In general, moving a grid from one hosting provider to another is as simple as moving a Website. The customer asks the old vendor to send the entire grid database to the new vendor, and changes the grid’s domain name to point to the new servers.
This wasn’t an option for JokaydiaGrid, however, since ReactionGrid uses a proprietary Microsoft database on Windows while most other OpenSim hosting providers use the open-source MySQL database.
“It was never a good idea to use [Microsoft’s] MSSQL,” said John Rogate, the director of the Master’s in Managing Innovation & Information Technology program at Vermont’s Champlain College. “No good technical reason for it.”
Migrating a relatively small grid like JokaydiaGrid from MSSQL to MySQL manually, region by region and user by user, is not too difficult, he added. Larger grids, however, would probably want to convert the grid database itself.
“It can be done,” said Rogate, who is also the founder of the OSGrid Academic Consortium. “I am working on a huge LMS [learning management system] project where the vendor, overnight, switched from MySQL to PostgreSQL. And if a connector can be made from OpenSim to MSSQL, then one can be done from MSSQL to MySQL.”
According to Kay, JokaydiaGrid will export each region of its old grid as an OAR file, and upload the individual OAR files to the new grid. User inventories will be transferred as individual IAR files.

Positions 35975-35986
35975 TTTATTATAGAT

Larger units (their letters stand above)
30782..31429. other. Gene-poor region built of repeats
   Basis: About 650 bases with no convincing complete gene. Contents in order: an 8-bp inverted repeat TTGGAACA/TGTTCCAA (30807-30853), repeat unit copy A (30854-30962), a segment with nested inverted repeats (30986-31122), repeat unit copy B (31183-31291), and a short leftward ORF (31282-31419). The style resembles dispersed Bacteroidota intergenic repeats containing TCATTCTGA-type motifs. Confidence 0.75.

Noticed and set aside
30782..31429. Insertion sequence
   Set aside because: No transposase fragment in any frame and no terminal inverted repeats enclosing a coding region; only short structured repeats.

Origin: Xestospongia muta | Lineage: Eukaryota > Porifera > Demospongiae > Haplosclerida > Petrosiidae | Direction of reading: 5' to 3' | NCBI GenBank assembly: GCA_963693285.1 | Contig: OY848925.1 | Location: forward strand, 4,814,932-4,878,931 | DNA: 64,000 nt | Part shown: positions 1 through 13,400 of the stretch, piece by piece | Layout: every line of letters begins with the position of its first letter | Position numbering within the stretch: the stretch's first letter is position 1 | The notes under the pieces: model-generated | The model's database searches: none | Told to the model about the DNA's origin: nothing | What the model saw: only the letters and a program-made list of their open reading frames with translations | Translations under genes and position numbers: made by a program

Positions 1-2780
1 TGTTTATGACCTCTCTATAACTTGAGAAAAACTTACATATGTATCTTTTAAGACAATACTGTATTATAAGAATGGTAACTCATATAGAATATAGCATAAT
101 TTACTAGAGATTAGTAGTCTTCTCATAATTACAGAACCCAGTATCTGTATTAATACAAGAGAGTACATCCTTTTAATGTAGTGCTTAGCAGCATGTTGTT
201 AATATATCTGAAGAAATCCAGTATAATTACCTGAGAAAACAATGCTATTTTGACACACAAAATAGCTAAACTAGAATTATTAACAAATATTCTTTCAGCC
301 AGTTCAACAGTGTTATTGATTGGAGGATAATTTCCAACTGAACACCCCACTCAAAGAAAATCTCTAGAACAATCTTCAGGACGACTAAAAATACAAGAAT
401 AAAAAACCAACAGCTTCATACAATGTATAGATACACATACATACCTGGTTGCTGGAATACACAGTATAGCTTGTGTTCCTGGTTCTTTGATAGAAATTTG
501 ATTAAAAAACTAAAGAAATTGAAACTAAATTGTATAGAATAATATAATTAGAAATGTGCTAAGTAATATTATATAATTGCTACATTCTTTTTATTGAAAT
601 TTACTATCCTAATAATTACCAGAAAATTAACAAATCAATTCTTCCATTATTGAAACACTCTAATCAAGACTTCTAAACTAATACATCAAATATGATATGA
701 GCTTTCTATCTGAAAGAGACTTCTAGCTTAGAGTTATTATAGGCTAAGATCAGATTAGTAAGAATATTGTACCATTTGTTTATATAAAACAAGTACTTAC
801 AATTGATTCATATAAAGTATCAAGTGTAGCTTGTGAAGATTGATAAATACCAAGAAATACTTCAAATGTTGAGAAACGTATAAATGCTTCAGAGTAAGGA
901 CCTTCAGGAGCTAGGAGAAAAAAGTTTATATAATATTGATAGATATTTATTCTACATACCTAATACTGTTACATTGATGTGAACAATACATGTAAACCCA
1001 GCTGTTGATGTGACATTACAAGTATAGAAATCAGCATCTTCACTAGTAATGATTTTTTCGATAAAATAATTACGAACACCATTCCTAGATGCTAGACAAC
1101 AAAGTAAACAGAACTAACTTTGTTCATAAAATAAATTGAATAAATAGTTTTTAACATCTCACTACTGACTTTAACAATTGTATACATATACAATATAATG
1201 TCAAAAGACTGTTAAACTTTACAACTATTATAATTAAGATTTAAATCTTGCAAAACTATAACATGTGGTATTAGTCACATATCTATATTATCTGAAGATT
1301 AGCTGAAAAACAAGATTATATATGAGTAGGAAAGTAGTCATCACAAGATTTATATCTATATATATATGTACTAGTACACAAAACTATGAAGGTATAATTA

As a side benefit, moving individual regions and users will get rid of unused data.
“As an education grid, we have plenty of abandoned accounts from students who’ve completed their learning and moved on,” Kay said. “So the entire process, although fiddly, allows for a spring clean — timely as it is in fact spring here in Australia. The avatar transfer requests are flooding in today, which is great to see.”
JokaydiaGrid currently has 83 regions, more than 2,700 registered users, and 130 active monthly users.
“The move has been on the cards for a while, but we’ve taken time to work with our residents and plan it properly,” she added.
The SimHost alternative
SimHost is one of Hypergrid Business‘ recommended vendors, and one of the oldest OpenSim hosting companies. It was co-founded by OpenSim core developer Adam Frisby.
SimHost offers hosting for individual regions, mini-grids that run on a single server, and fully-featured commercial grids. Prices start at $150 a month for a simulator capable of holding up to 16 regions, with a $99 setup fee.
The company also offers Web interfaces for grid owners, consulting services, and custom development.
Since pricing is on a per-server basis, rather than per region, SimHost is typically a better fit for tech-savvy customers who need large number os high-quality regions.
SimHost also offers a reseller program with discounts of between 10 and 15 percent, which JokaydiaGrid will take advantage of, Kay said.